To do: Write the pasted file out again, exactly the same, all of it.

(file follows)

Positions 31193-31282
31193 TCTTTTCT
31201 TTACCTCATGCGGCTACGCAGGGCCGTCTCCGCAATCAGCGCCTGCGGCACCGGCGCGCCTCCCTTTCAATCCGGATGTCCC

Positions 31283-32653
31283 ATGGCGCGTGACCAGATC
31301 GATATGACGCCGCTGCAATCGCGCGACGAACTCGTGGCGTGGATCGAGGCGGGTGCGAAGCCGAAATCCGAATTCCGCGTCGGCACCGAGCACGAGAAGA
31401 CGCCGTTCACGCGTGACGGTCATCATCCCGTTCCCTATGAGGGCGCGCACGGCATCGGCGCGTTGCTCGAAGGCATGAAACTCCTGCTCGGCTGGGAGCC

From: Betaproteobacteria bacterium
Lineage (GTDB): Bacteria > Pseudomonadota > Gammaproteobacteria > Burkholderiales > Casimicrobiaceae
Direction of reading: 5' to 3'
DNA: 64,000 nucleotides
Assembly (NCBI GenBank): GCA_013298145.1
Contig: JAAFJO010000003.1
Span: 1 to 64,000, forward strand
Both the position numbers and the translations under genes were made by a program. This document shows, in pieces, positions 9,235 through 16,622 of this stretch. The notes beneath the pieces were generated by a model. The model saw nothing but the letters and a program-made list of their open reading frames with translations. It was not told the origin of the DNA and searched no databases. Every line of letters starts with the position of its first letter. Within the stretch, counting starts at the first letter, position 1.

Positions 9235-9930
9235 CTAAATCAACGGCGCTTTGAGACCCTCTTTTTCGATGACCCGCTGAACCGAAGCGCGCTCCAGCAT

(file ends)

Positions 31193-31282
31193 TCTTTTCT
31201 TTACCTCATGCGGCTACGCAGGGCCGTCTCCGCAATCAGCGCCTGCGGCACCGGCGCGCCTCCCTTTCAATCCGGATGTCCC

Positions 31283-32653
31283 ATGGCGCGTGACCAGATC
31301 GATATGACGCCGCTGCAATCGCGCGACGAACTCGTGGCGTGGATCGAGGCGGGTGCGAAGCCGAAATCCGAATTCCGCGTCGGCACCGAGCACGAGAAGA
31401 CGCCGTTCACGCGTGACGGTCATCATCCCGTTCCCTATGAGGGCGCGCACGGCATCGGCGCGTTGCTCGAAGGCATGAAACTCCTGCTCGGCTGGGAGCC

From: Betaproteobacteria bacterium
Lineage (GTDB): Bacteria > Pseudomonadota > Gammaproteobacteria > Burkholderiales > Casimicrobiaceae
Direction of reading: 5' to 3'
DNA: 64,000 nucleotides
Assembly (NCBI GenBank): GCA_013298145.1
Contig: JAAFJO010000003.1
Span: 1 to 64,000, forward strand
Both the position numbers and the translations under genes were made by a program. This document shows, in pieces, positions 9,235 through 16,622 of this stretch. The notes beneath the pieces were generated by a model. The model saw nothing but the letters and a program-made list of their open reading frames with translations. It was not told the origin of the DNA and searched no databases. Every line of letters starts with the position of its first letter. Within the stretch, counting starts at the first letter, position 1.

Positions 9235-9930
9235 CTAAATCAACGGCGCTTTGAGACCCTCTTTTTCGATGACCCGCTGAACCGAAGCGCGCTCCAGCAT